Saturday, March 23, 2024

FAIR to No One

Riverside County fire in October, 2023 (CNBC)
It's old news that California's property insurers are withdrawing from the state; this week State Farm announced that it would not be renewing 72,000 policies (it had already stopped writing new ones last year).

Thousands of homeowners in risky wildfire areas can only be covered by California's insurer of last resort, the Fair Access to Insurance Requirements (FAIR) plan. However, the FAIR plan's financial condition has become precarious: [bold added]
The number of homes and commercial properties in high-risk wildfire areas covered by the California FAIR Plan has more than doubled, from 154,000 in 2019 to 375,000, and liability exposure has ballooned from $50 billion in 2018 to $336 billion in February, its president told lawmakers at an insurance committee hearing last week...

The state created the California FAIR Plan in the 1960s in response to insurers refusing to cover inner-city businesses following riots in Los Angeles’ Watts neighborhood. It’s a nonprofit association of all the state’s authorized property insurance providers, chartered to provide temporary basic insurance for properties deemed so high risk that companies refused coverage.

The FAIR plan isn’t tax supported, and its bare-bones coverage — just fire and smoke damage — is paid from policy premiums that can be much more expensive than regular insurance because the risk pool is much higher.

The plan also isn’t subject to the insurance regulation under Proposition 103, the check on rates voters approved in 1988. But it is regulated by the state legislature and its rates approved by the elected insurance commissioner, though not under the review of consumer groups, which can intervene on regular policies.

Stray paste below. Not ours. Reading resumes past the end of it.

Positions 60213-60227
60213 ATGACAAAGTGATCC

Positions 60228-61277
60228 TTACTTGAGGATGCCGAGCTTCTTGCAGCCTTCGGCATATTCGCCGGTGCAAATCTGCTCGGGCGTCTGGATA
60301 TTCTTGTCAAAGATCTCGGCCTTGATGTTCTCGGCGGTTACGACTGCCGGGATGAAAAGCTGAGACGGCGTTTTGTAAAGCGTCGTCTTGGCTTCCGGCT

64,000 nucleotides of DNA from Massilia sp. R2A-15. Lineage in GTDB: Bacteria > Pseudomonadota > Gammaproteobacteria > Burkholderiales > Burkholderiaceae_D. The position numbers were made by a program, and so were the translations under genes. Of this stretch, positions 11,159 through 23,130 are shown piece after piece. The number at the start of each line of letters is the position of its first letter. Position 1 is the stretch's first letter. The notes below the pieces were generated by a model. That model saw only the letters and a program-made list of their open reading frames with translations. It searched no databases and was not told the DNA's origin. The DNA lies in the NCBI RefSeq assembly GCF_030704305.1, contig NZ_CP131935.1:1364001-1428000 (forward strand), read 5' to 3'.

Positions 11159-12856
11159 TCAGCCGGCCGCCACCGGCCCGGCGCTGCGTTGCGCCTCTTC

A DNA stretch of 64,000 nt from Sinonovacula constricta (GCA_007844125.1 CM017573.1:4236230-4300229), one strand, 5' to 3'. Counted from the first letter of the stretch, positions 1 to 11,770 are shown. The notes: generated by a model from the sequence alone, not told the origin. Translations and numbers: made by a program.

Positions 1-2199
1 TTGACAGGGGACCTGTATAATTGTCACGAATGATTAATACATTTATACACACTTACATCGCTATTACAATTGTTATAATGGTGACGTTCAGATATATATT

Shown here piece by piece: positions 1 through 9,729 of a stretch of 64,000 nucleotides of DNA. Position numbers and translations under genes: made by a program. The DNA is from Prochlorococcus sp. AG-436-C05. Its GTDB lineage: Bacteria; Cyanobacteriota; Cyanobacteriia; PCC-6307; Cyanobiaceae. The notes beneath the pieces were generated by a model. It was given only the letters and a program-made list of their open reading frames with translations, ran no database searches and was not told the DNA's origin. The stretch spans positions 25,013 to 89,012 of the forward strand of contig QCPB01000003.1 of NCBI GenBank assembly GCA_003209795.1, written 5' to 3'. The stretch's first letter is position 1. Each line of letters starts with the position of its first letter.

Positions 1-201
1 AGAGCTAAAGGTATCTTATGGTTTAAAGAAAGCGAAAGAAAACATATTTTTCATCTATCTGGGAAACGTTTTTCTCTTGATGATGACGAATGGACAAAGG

[FAIR Plan President Victoria] Roach said that the FAIR Plan has encountered the same problems as regular insurance providers in getting policy rate increases approved to provide enough revenue to cover its risk exposure. Approvals take too long and don’t allow the plan to include the cost of reinsurance — which helps insurers absorb losses — or to factor in catastrophe risk models.

“Our rates are never actuarially sound because not all of our expenses are included in that ratemaking,” Roach told lawmakers. The plan must file for rate adjustments every two years, and she said its last increase requested in 2021 should have been “around 70%” but the plan asked for 48.8%. The insurance department approved only a 15.7% increase, she testified.

At the same time, the huge increase in properties needing last-resort coverage has greatly inflated the plan’s risk liability...

Roach said the FAIR Plan has cash on hand “somewhere in the neighborhood of $700 million.
Your humble blogger does agree that insurance needs regulation--insurers could collect premiums and flee without having to make good on claims--but as usual California, in the name of protecting the consumer, has made it impossible to supply the product, even by the non-profit entity it created.

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